COLUMBIA — During each year's Special Olympics Missouri State Summer Games, Diannah White gets a glimpse into the health care resources available to the participating athletes.
"In our Special Smiles program, which offers oral exams, when athletes check in, one of the questions we ask is, 'Who is your dentist?' " said White, a Special Olympics Missouri vice president. "Probably 50 percent of them say, 'You are.'"
In 1997, the national Special Olympics organization developed the Healthy Athletes program to assist athletes who do not have the resources to get regular health services.
Six years later, Special Olympics Missouri began offering Healthy Athlete Park, a clinic where athletes can receive a variety of health screenings at no charge.
On Saturday, hundreds of athletes rotated between the stations of the clinic at Hickman High School.
The stations included physical therapy services, health information and a Fit Feet station where podiatrists checked athletes’ feet to determine their proper shoe sizes.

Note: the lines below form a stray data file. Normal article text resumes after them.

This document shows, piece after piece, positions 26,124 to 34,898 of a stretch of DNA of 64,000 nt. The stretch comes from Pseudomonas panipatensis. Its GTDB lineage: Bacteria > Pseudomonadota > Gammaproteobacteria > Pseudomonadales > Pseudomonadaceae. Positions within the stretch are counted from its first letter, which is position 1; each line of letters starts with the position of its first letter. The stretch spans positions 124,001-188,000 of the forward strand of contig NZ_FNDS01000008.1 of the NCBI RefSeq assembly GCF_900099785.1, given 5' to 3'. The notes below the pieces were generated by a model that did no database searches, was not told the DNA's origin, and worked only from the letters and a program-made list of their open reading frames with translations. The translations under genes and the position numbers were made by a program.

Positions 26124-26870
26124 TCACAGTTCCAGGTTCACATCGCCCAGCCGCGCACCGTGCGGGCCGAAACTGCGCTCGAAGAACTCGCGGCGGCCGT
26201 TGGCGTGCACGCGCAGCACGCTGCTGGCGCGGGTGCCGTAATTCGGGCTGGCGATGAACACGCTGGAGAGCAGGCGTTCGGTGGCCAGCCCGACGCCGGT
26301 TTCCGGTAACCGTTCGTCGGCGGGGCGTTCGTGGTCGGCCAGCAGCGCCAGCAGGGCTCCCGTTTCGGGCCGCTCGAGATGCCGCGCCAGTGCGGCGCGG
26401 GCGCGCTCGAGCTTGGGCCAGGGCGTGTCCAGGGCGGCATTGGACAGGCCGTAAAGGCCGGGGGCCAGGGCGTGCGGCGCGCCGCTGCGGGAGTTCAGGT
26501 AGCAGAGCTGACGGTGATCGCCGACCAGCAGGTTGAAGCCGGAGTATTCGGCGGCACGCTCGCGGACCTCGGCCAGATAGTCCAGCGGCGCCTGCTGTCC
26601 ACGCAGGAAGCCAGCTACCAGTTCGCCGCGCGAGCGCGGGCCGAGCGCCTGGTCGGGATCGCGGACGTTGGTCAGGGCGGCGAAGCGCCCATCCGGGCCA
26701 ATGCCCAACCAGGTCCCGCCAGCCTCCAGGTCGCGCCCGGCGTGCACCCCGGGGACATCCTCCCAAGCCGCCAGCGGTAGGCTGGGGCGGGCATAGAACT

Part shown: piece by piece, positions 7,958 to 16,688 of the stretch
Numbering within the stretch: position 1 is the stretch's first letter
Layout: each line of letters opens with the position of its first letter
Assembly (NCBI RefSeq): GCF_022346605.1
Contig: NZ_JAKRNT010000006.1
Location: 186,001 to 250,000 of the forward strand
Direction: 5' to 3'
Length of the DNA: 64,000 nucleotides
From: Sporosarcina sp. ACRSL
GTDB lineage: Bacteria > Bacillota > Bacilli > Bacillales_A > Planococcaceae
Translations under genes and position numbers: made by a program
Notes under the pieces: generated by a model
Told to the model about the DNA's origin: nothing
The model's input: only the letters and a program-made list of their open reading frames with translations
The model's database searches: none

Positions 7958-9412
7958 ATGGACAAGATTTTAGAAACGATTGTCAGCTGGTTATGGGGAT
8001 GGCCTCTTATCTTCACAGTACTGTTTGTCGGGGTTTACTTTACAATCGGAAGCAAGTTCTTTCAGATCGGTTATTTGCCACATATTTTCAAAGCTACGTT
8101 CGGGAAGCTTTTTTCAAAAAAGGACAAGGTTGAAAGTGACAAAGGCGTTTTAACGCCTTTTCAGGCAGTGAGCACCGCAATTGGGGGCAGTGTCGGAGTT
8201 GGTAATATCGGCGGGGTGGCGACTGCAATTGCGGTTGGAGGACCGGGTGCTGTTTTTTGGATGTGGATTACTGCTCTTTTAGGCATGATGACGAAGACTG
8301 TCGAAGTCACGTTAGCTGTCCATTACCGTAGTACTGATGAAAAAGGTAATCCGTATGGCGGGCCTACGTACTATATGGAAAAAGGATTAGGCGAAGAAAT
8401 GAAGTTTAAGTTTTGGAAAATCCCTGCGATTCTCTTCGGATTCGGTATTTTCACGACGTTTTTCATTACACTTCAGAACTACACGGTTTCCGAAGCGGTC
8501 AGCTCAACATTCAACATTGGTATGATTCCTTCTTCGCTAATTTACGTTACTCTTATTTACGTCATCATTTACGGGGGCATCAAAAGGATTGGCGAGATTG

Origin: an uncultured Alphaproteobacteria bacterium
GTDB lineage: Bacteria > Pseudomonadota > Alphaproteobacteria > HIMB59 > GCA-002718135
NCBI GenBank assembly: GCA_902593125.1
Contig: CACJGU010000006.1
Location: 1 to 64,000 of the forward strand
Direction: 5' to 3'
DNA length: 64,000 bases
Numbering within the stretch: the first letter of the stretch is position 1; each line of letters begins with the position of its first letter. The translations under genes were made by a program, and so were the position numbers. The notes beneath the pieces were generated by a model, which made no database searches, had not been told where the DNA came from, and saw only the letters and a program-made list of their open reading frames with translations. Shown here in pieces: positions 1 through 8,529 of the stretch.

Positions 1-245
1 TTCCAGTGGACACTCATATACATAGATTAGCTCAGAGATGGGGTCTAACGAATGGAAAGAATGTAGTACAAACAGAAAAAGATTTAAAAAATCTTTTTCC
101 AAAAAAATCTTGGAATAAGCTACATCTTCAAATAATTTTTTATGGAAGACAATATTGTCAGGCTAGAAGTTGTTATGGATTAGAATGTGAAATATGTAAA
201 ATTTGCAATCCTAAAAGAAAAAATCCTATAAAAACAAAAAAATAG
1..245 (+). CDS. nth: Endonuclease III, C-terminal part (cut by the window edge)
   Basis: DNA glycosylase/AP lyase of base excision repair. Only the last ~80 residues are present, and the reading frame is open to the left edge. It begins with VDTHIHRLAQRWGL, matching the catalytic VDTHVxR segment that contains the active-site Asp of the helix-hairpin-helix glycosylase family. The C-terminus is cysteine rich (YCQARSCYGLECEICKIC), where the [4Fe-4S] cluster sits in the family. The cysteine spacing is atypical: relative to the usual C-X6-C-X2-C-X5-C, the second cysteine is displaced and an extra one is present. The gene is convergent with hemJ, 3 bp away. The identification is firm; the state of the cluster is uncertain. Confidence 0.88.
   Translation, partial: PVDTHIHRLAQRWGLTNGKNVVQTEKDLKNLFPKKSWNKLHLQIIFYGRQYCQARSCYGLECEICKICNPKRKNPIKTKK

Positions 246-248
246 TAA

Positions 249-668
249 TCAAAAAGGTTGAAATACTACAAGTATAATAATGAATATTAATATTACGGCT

This year, MU student athletes donated more than 200 pairs of gently used athletic shoes, which were distributed to Special Olympics athletes at no charge.
Athletes were offered hearing and dental exams on Friday night.
Paul Durnett, who coaches a Special Olympics team in Jefferson County called NextStep for Life, said he encourages all athletes to visit the clinic.
“Some of them are older, and they don’t have families, so they don’t have time or access to get this care,” Durnett said. “A lot of times, in the past, there’s been athletes who found they had other health issues through this.”
All services are provided by health care professionals who donate their time to the program. If a screening reveals a more serious problem, the athlete is referred to a medical professional who can provide further services.
But much of the program is aimed at encouraging athletes to be proactive about their health.
"The Missouri Physical Therapy Association offers what we call health promotion, trying to get people to buy into doing exercise regularly and maintaining their health,” physical therapist and volunteer Teresa Briedwell said. “It’s not something they need to go to their health provider for. We’re trying to empower them to be able to do it on their own.”